Britain’s motor industry, at least in the form of the Society of Motor Manufacturers and Traders, is now taking electrification very seriously indeed. That seemed to be the big message from the Society’s Drive Zero 2020 event held at the ex-General Motors proving ground in Millbrook, Bedfordshire recently.
The SMMT’s chief executive Mike Hawes emphasised the scale of the challenges the industry faced in meeting the government’s target of phasing out sales of conventional petrol and diesel cars by 2035, or indeed earlier if they choose to bring it even further forward. One of the obstacles to widespread electrification lies in the attitudes of the car-buying public, who are interested in the technology as a means of cleaning up the environment and reducing running costs, but worry about the high initial prices of electrified models and the limitations of the current charging infrastructure.
And building that infrastructure is one of the other main challenges. A study commissioned by the SMMT from the industry research firm Frost & Sullivan suggests that switching to a fully zero emissions UK car market would require 1.7 million public charging points by the end of the decade and 2.8 million by 2035. Personally, I think those estimates are a bit on the high side, but let’s not quibble: there is no doubt that the investments required are enormous – £16.7 billion based on the Frost & Sullivan numbers.
The industry itself seems to be keeping up its side of the bargain, with a claimed investment of £54 billion in 2019 alone, although the SMMT is also calling for the government to make a long term commitment to continue its support as well.
The fruits of that industry investment were clear to see at Drive Zero, with the chance to get behind the wheel of most of the dozens of plug-in models on sale in the UK today.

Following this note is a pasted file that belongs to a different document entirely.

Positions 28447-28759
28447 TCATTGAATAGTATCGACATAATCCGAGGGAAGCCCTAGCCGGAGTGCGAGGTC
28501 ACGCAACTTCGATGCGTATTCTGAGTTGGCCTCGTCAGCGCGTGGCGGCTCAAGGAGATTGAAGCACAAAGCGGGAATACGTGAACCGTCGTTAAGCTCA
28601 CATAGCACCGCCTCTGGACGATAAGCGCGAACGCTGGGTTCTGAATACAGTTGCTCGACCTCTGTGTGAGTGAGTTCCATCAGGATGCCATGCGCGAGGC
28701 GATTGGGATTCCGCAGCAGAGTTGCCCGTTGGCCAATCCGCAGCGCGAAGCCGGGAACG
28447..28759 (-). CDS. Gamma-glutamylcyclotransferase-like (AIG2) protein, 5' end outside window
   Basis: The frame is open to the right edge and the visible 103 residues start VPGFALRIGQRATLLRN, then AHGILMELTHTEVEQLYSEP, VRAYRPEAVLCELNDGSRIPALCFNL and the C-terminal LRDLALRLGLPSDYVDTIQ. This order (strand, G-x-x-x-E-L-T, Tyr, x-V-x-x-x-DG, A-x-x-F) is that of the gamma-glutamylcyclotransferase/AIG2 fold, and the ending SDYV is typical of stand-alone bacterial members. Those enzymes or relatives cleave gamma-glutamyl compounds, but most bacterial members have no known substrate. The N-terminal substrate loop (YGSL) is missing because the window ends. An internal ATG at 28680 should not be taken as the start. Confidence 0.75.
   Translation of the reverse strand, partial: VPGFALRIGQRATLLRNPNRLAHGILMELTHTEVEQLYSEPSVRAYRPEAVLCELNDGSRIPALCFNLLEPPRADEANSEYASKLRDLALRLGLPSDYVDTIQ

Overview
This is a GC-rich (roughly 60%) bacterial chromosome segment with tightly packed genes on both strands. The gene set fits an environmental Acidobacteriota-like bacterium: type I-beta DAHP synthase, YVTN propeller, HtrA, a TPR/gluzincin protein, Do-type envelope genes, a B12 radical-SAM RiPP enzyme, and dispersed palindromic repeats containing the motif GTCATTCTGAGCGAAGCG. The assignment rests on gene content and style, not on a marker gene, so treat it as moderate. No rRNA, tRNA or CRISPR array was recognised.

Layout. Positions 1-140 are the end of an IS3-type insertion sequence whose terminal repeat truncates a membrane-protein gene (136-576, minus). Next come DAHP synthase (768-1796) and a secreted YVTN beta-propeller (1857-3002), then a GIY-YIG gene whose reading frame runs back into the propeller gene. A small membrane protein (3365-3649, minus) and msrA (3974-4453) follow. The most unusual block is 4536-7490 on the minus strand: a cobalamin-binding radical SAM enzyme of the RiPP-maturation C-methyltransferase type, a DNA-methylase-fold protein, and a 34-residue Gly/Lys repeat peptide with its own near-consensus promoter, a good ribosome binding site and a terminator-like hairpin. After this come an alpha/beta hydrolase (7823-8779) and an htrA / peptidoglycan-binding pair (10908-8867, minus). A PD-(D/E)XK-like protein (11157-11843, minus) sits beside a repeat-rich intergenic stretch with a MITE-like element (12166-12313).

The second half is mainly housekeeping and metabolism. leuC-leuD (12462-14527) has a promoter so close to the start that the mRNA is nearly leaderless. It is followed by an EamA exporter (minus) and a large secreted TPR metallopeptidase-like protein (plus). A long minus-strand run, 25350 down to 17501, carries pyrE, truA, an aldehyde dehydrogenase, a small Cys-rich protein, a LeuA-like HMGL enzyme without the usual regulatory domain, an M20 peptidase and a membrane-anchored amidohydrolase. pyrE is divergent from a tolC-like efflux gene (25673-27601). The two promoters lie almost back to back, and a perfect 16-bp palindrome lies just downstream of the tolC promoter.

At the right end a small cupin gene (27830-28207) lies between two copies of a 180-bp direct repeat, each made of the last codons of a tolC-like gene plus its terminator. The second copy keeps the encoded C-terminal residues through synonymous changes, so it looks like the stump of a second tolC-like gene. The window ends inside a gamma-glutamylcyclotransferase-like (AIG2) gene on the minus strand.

One thing that was obvious – the number of different EVs has expanded greatly compared with a few years ago. If you want a big, slightly SUV-like softroader, you are spoilt for choice. There on the day were the Audi e-tron, Ford’s Mustang Mach E (static only, mind) and the Jaguar I-Pace. Other choices in this category include the Mercedes-Benz EQC and the Tesla Model X. Buyers shopping a rung or two down the ladder for a smaller SUV are also well served, with the Kia e-Niro, Hyundai Kona Electric and MG ZS EV and soon to be joined by the Volkswagen ID.4 and Skoda Enyaq iV.
I chose to concentrate on catching up with the latest offerings in another now crowded sector – small electric cars – and drove MINI Electric, the Honda e, Renault Zoe and Vauxhall Corsa-e, the latter representing several small PSA group EVs, such as the Peugeot 208, which are all sisters under the skin. It’s a decent car, but it was also slightly sad to be driving a Vauxhall that is basically a Peugeot-based Opel around Millbrook, a test facility originally built for Vauxhall back in the days when it still developed its own cars from the ground up.
Although all four models appear to belong in the same category, they fall into two further sub-groups. The Renault and the Vauxhall are practical and mainstream. Their 50kWh-plus batteries equip them to do long journeys of over 200 miles. On the other side of the divide, the Honda and the MINI major on style, and despite higher pricing have smaller batteries with less range; 35.5kWh and 32.6kWh respectively. That’s quite enough for a stylish urban runabout, a role both cars will fill well, especially the Honda with its home-from-home interior that features an unusual, but successful mix of traditional and high-tech elements.
But the MINI is also a case of potential unfulfilled. Electric power, with its immediate, snappy acceleration, really suits, and in fact greatly enhances, the MINI’s trademark nippiness. That should make it an enjoyable companion around town, but also, as I discovered on the hill circuit, makes it a superb car for open road driving, or at least it would if the battery pack were bigger. With a few more kWh under the rear seat, it would be a brilliant car for storming across Alpine passes like the Stelvio. It was one of the very best, but also most frustrating cars that I have ever driven.
And that tells us roughly where we are with electrification – electric cars have come a long way, but we still need a few more that will go a long way.